The New York State Court of Appeals will review whether convicted sex offender and former Great Neck resident Jesse Friedman can access his full case file to try proving his innocence, decades after pleading guilty, on April 26.
This decision comes after an appellate court ruled that the Nassau County District Attorney’s office did not need to give Friedman his full criminal file, save for the victim’s names. Friedman had sought the files through a Freedom of Information Law request.
That reversed the 2013 decision of Nassau Court Supreme Court Justice F. Dana Winslow, who reviewed the files and ordered the Nassau County District Attorney’s Office to turn over “every single piece of paper” related to the case to Friedman.
Lonnie Soury, a spokesperson for Jesse Friedman, described the upcoming April 26 oral arguments at the NY State Court of Appeals as a means to reopen the case files, push against laws harmful to the civil rights of defendants, and resume Friedman’s scheduled innocence hearing.
“It’s a very important hearing not jut in Jesse Friedman’s case, but in all defendants’,” Soury said, noting cases of overturned convictions.
“Often, there’s evidence of innocence in those files,” Soury added.
The Second U.S. Circuit Court of Appeals said there might be evidence suggesting Friedman’s wrongful conviction in 2010. A following three-year investigation by former District Attorney Kathleen Rice’s office suggested otherwise.
“We were fully prepared to exonerate Mr. Friedman if that’s where the facts led us. But the facts, under any objective analysis, led to a substantially different conclusion,” Rice said at the time. “This exhaustive and impartial process has only strengthened the justice system’s confidence that Jesse Friedman was involved in the sexual abuse of children.”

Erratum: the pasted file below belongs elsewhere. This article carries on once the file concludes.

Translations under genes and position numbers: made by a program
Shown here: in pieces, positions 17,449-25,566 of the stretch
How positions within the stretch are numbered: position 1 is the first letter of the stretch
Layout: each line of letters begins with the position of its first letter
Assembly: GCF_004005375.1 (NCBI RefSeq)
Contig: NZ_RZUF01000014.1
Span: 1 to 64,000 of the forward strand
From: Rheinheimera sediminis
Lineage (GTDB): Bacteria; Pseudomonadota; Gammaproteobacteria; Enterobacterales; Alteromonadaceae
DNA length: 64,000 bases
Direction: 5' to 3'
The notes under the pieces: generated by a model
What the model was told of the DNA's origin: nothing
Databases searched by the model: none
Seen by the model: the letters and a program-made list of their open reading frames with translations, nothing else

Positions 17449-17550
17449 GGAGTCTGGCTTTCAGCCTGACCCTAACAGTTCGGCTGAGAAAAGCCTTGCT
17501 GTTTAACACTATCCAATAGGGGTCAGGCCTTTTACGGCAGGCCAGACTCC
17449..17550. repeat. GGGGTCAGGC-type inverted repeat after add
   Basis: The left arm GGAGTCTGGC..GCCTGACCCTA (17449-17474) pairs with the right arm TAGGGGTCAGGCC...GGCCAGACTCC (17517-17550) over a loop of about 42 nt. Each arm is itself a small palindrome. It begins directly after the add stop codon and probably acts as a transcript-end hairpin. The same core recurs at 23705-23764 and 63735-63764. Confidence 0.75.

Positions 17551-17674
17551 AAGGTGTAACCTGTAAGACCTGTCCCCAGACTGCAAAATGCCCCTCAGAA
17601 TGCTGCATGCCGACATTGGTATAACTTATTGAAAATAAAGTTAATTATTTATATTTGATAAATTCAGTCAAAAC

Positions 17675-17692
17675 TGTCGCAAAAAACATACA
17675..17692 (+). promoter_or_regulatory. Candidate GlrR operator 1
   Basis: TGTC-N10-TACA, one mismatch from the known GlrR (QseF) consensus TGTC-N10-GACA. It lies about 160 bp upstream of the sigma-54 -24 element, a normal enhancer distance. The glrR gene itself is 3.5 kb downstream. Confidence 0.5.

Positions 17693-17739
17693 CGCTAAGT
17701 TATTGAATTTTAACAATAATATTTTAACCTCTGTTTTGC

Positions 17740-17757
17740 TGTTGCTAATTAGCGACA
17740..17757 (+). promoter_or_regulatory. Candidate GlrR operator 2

Soury debated that claim, saying that the “Rice report” had made false allegations such as Friedman writing pornography while in prison and ignored “tremendous evidence” that contradicted the report. He also noted that five children who allegedly made claims against Jesse Friedman recanted testimony.
“We’re looking for justice. We believe our evidence is overwhelming,” Soury said. “It was bizarre at the time, but Jesse [Friedman] was in no position to fight this case.”
During the 1987 case, police alleged that Jesse Friedman, his father Arnold, and three other teenagers abused hundreds of children attending after-school computer classes in the Friedmans’ basement. The Friedman duo pleased guilty to abusing thirteen boys in 1988.
Jesse Friedman served 13-years in maximum security prisons and is currently branded a level III “violent sexual predator.” Friedman was released on parole in 2001, but then retracted his guilty plea. He said that law enforcement and officials coerced his confession and that they manipulated false claims from the alleged victims.
His father committed suicide in prison in 1995.
Andrew Jarecki chronicled Friedman’s claims to innocence in the 2003 Oscar-nominated documentary “Capturing the Friedmans.”